Psilocybin as a treatment for depression

Researchers have looked into whether psychological experts can use psilocybin and other hallucinogens as a therapy for depression.

Psilocybin was tested for its ability to cure depression without dulling emotions in one study. Psilocybin appears to be helpful in treating depression when combined with psychological counseling, according to the findings.

The second experiment looked at the connection between psilocybin-induced hallucinations and therapeutic benefits.

Risks

Some people who consume psilocybin may have disturbing changes in the way they perceive the world. These frequently manifest as a vision flashback, which is an unpleasant recollection of a traumatic experience. People can continue to have flashbacks for weeks to years after taking the drug. The condition now known as hallucinogen-persisting perception disorder was first described by physicians in 1973.

Some people who use psilocybin can have panic, agitation, bewilderment, delirium, insanity, and schizophrenia-like symptoms that require a trip to the emergency department. Most of these effects are treated with drugs like benzodiazepines in most situations. Symptoms generally go away after 6–8 hours as the psilocybin’s impacts wear off.

Finally, while the danger is minor, some psilocybin users have poisoned themselves by consuming a harmful mushroom by accident. Muscle spasms, dementia, and delirium are all possible symptoms of mushroom toxicity. If these symptoms appear, a person should visit an emergency department right away.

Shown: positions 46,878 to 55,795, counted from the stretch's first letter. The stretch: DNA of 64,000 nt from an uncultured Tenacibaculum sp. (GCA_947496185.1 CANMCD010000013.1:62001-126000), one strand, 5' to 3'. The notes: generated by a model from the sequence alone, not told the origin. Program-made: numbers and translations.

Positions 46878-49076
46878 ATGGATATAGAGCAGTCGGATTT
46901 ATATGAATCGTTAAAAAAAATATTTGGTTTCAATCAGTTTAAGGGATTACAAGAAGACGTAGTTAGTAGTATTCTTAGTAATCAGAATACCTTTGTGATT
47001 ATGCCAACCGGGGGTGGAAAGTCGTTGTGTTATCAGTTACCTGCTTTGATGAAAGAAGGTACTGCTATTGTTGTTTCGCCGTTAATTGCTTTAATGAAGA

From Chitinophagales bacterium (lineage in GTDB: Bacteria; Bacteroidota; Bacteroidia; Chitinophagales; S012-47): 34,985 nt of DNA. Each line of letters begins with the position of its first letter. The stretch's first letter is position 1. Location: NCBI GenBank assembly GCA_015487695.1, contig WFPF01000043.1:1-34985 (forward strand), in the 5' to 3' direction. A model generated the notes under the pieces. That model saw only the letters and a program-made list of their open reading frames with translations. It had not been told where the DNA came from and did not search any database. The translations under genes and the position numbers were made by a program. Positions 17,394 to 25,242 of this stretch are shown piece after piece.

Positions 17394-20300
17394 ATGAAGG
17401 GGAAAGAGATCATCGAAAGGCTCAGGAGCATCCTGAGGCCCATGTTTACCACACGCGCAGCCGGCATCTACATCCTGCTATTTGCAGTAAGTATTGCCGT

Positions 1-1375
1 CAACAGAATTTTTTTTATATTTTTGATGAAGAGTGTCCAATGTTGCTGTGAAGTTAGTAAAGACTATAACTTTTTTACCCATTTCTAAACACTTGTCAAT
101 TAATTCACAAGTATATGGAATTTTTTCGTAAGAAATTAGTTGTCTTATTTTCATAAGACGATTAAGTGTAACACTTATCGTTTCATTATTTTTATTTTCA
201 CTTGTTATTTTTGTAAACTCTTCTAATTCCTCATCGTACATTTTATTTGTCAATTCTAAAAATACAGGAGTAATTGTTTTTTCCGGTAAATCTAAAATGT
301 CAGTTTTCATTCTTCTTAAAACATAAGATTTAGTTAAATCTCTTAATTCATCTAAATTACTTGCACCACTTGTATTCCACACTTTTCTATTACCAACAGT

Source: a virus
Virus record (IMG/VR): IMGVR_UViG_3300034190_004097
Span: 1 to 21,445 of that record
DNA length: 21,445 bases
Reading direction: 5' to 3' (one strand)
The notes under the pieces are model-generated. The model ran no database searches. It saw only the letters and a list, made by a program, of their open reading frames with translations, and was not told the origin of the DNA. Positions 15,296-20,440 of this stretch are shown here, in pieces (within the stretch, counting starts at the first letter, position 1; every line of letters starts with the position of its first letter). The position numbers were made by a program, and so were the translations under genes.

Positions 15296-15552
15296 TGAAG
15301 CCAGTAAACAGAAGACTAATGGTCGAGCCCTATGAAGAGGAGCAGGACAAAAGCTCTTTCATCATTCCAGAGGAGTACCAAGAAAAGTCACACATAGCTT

People should remove all mushrooms from locations where children are frequently encountered to avoid accidental ingestion, since hallucinogenic and other poisonous varieties are prevalent in most ecosystems.

The majority of mushroom ingestions produce minor stomach issues, with the most severe cases requiring medical treatment.

Abuse potential

Psilocybin is not physically addicting and does not produce any observable physical effects when discontinued. However, after several days of psilocybin intake, individuals may experience psychological desynchrony and difficulty adjusting to reality.

Long-term usage may result in tolerance to psilocybin’s effects, and cross-tolerance occurs with LSD and mescaline. Users of these compounds must wait at least a few days between doses to get the full effect.